So you think you know Great Expectations' Miss Havisham? Think again!
Answers to questions that are normally only hinted at.
Emulat8 Theatre brings an extremely bold and fresh new viewpoint to an iconic Dickens' character, who vows revenge on all mankind after being abandoned on her wedding day. In this version, we never get to see Pip or her ward Estelle, with the focus on her being forced to confront her past. How did she become the bitter, twisted person we have come to know so well? This is the question that the writer and performer of Havisham herself, Heather Alexander, asks. She, under the insightful direction of Dominique Gerrard, gets answers to the questions that are normally only hinted at.
Through Alexander's complete immersion in this complex character, we see Havisham growing up in a world led by men that is at times confusing for the young girl as she experiences church, religion, literature and more whilst trying to find her place. With no mother to look after her, Alexander painstakingly shifts between the positively joyful young woman with limitless hope, due to inherit Sallis House, to the cold-hearted mistress we see in the original novel. Doing it this way highlights the fragile state Havisham has been left in, not only making all who see it understand why she becomes the way she is, but it gives the perfect amount of room to feel every single emotion that she feels, as the reflections become more and more difficult to handle. Alexander conveys these difficult emotions expertly without losing the essence of what Dickens originally created - especially through simple use of white sheets, wooden boxes and a book or two indicating her room, lost in her fantasy world, and her physicality as she shifts between a scared young girl trying to hide as she questions what being bad is and the stillness of a woman who is shut down emotionally.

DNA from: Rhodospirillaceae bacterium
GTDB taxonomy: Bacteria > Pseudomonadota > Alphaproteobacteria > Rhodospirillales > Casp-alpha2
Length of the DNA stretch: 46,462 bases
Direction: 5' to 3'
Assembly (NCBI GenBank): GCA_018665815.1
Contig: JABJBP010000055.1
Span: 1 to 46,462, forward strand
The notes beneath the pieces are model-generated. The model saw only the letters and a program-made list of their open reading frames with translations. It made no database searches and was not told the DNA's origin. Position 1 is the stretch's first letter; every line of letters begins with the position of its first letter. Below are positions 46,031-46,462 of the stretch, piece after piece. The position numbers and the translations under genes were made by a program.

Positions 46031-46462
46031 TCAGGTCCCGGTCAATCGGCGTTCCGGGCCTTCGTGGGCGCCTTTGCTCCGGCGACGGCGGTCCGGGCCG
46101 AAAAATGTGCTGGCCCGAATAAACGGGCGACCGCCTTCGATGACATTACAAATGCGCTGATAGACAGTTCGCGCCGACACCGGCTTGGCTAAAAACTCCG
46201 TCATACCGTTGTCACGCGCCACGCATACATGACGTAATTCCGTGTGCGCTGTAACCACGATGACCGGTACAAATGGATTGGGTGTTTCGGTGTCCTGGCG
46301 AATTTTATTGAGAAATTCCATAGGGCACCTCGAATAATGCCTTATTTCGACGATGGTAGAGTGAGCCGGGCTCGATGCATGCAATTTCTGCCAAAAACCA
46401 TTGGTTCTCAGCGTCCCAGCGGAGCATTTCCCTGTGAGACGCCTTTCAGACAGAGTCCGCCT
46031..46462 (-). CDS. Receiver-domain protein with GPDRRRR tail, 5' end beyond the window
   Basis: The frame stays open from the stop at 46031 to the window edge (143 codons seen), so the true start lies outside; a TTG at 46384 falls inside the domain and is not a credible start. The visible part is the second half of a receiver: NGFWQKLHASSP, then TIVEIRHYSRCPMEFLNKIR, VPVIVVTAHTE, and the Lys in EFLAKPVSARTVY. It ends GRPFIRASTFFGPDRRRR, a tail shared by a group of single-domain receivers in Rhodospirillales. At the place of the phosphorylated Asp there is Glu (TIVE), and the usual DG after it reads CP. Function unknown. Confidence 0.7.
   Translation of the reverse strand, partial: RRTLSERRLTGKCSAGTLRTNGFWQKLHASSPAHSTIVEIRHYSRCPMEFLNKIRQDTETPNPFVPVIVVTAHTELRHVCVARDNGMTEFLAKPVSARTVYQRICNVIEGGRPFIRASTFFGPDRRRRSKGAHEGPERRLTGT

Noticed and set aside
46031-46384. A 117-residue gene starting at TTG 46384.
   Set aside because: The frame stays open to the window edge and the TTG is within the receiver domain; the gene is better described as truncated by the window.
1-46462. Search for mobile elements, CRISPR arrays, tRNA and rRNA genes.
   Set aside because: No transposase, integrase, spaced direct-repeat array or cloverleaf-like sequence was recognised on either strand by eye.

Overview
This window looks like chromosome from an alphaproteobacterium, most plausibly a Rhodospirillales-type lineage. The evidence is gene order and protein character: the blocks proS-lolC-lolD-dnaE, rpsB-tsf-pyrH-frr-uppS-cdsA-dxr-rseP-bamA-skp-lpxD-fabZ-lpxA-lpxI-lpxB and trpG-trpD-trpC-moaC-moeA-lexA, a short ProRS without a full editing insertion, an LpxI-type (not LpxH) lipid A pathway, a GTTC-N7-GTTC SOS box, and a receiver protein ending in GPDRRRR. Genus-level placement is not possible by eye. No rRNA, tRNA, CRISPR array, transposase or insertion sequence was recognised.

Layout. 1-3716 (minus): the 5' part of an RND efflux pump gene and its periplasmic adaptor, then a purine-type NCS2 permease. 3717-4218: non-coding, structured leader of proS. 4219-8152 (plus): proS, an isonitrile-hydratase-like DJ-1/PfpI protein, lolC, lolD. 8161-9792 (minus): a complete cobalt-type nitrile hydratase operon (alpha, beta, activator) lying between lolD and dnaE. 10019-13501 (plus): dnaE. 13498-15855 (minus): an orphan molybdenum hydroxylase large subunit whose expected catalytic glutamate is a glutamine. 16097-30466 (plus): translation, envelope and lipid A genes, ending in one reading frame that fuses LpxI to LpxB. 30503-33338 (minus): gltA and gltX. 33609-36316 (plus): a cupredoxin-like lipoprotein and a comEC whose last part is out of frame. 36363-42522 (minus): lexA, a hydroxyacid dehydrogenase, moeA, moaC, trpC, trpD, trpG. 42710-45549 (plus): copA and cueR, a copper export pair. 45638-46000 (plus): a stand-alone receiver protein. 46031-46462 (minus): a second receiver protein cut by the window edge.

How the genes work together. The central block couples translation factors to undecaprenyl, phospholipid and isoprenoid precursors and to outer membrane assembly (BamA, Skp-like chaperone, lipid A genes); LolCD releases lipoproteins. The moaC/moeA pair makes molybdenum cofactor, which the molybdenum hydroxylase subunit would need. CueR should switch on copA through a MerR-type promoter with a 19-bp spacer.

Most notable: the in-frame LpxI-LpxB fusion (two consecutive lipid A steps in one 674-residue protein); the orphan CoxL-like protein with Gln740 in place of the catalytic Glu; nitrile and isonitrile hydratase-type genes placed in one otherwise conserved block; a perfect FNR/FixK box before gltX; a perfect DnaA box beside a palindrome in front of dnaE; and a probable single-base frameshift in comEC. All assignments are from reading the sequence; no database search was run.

A particular highlight is the symbolism of Havisham's trauma in the Greek myth Medusa, which the young version of our heroine reads about, believing her an angel and drawing her for school homework. Medusa in the original myth was taken advantage of by a sea god and was unjustly punished for being 'a bad person', as she slept with him (the reality was she was raped). The transition between Havisham's journey of being in love with Compeyson, to being taken advantage of by him again and again is so heartbreaking that she in turn becomes her own version of Medusa. A horrifying reality, yes, but one that Alexander's sterling performance emphasizes, in turn encourages everyone to be on her side, empowering us to empathize in catharsis. This is a hard skill to achieve, but Alexander seems to unlock her own demons in Havisham, as well as her own angelic side and is a breathtaking sight to behold on stage.
Powerful, tense, heartbreaking.